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Deuteronomy 1:34-40

Context
Judgment at Kadesh Barnea

1:34 When the Lord heard you, he became angry and made this vow: 1  1:35 “Not a single person 2  of this evil generation will see the good land that I promised to give to your ancestors! 1:36 The exception is Caleb son of Jephunneh; 3  he will see it and I will give him and his descendants the territory on which he has walked, because he has wholeheartedly followed me.” 4  1:37 As for me, the Lord was also angry with me on your account. He said, “You also will not be able to go there. 1:38 However, Joshua son of Nun, your assistant, 5  will go. Encourage him, because he will enable Israel to inherit the land. 6  1:39 Also, your infants, who you thought would die on the way, 7  and your children, who as yet do not know good from bad, 8  will go there; I will give them the land and they will possess it. 1:40 But as for you, 9  turn back and head for the desert by the way to the Red Sea.” 10 

1 tn Heb “and swore,” i.e., made an oath or vow.

2 tn Heb “Not a man among these men.”

3 sn Caleb had, with Joshua, brought back to Israel a minority report from Canaan urging a conquest of the land, for he was confident of the Lord’s power (Num 13:6, 8, 16, 30; 14:30, 38).

4 tn Heb “the Lord.” The pronoun (“me”) has been employed in the translation, since it sounds strange to an English reader for the Lord to speak about himself in third person.

5 tn Heb “the one who stands before you”; NAB “your aide”; TEV “your helper.”

6 tn Heb “it”; the referent (the land) has been specified in the translation for clarity.

7 tn Heb “would be a prey.”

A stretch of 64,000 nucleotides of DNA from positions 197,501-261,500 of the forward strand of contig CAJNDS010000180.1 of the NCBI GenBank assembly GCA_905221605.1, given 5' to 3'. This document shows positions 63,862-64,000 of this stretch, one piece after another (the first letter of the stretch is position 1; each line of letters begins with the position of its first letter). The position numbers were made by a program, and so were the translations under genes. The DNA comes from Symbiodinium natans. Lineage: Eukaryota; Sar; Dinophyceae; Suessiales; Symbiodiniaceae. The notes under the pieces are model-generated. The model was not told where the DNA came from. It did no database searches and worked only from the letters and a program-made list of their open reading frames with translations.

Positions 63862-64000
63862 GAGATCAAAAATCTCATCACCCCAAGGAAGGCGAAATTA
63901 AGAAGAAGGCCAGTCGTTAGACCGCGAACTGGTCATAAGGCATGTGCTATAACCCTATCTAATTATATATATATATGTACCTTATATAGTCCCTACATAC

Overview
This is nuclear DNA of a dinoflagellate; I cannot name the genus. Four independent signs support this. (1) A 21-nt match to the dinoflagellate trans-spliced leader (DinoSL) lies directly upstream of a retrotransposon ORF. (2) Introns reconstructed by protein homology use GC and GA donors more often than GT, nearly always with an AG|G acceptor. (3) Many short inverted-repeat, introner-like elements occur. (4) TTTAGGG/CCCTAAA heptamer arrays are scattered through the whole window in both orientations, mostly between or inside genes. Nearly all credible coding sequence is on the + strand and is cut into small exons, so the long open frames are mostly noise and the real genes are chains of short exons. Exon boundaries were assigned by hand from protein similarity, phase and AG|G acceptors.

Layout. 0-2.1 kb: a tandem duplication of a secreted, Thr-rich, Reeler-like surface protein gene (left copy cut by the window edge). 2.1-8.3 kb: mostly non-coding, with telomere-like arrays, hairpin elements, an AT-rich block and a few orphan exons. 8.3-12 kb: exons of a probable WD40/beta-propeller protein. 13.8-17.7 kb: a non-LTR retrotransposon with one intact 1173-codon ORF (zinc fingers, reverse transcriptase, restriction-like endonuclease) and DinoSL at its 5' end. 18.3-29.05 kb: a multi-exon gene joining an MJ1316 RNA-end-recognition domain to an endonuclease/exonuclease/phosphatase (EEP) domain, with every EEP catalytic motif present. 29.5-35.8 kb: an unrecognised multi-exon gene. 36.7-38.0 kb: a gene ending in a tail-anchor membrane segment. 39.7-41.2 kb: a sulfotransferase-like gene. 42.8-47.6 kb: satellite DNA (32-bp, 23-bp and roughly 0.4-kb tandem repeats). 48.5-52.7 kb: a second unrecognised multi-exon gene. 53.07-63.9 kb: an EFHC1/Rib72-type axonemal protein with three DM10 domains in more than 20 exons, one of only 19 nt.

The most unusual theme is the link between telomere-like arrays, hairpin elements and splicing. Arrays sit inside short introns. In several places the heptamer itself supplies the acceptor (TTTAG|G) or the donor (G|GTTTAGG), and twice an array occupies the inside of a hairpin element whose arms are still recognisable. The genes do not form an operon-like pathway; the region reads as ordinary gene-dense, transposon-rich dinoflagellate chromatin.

8 sn Do not know good from bad. This is a figure of speech called a merism (suggesting a whole by referring to its extreme opposites). Other examples are the tree of “the knowledge of good and evil” (Gen 2:9), the boy who knows enough “to reject the wrong and choose the right” (Isa 7:16; 8:4), and those who “cannot tell their right hand from their left” (Jonah 4:11). A young child is characterized by lack of knowledge.

9 tn The Hebrew pronoun is plural, as are the following verbs, indicating that Moses and the people are addressed (note v. 41).

10 tn Heb “the Reed Sea.” “Reed” is a better translation of the Hebrew סוּף (suf), traditionally rendered “red.” The name “Red Sea” is based on the LXX which referred to it as ἐρυθρᾶς θαλάσσης (eruqra" qalassh", “red sea”). Nevertheless, because the body of water in question is known in modern times as the Red Sea, this term was used in the translation. The part of the Red Sea in view here is not the one crossed in the exodus but its eastern arm, now known as the Gulf of Eilat or Gulf of Aqaba.



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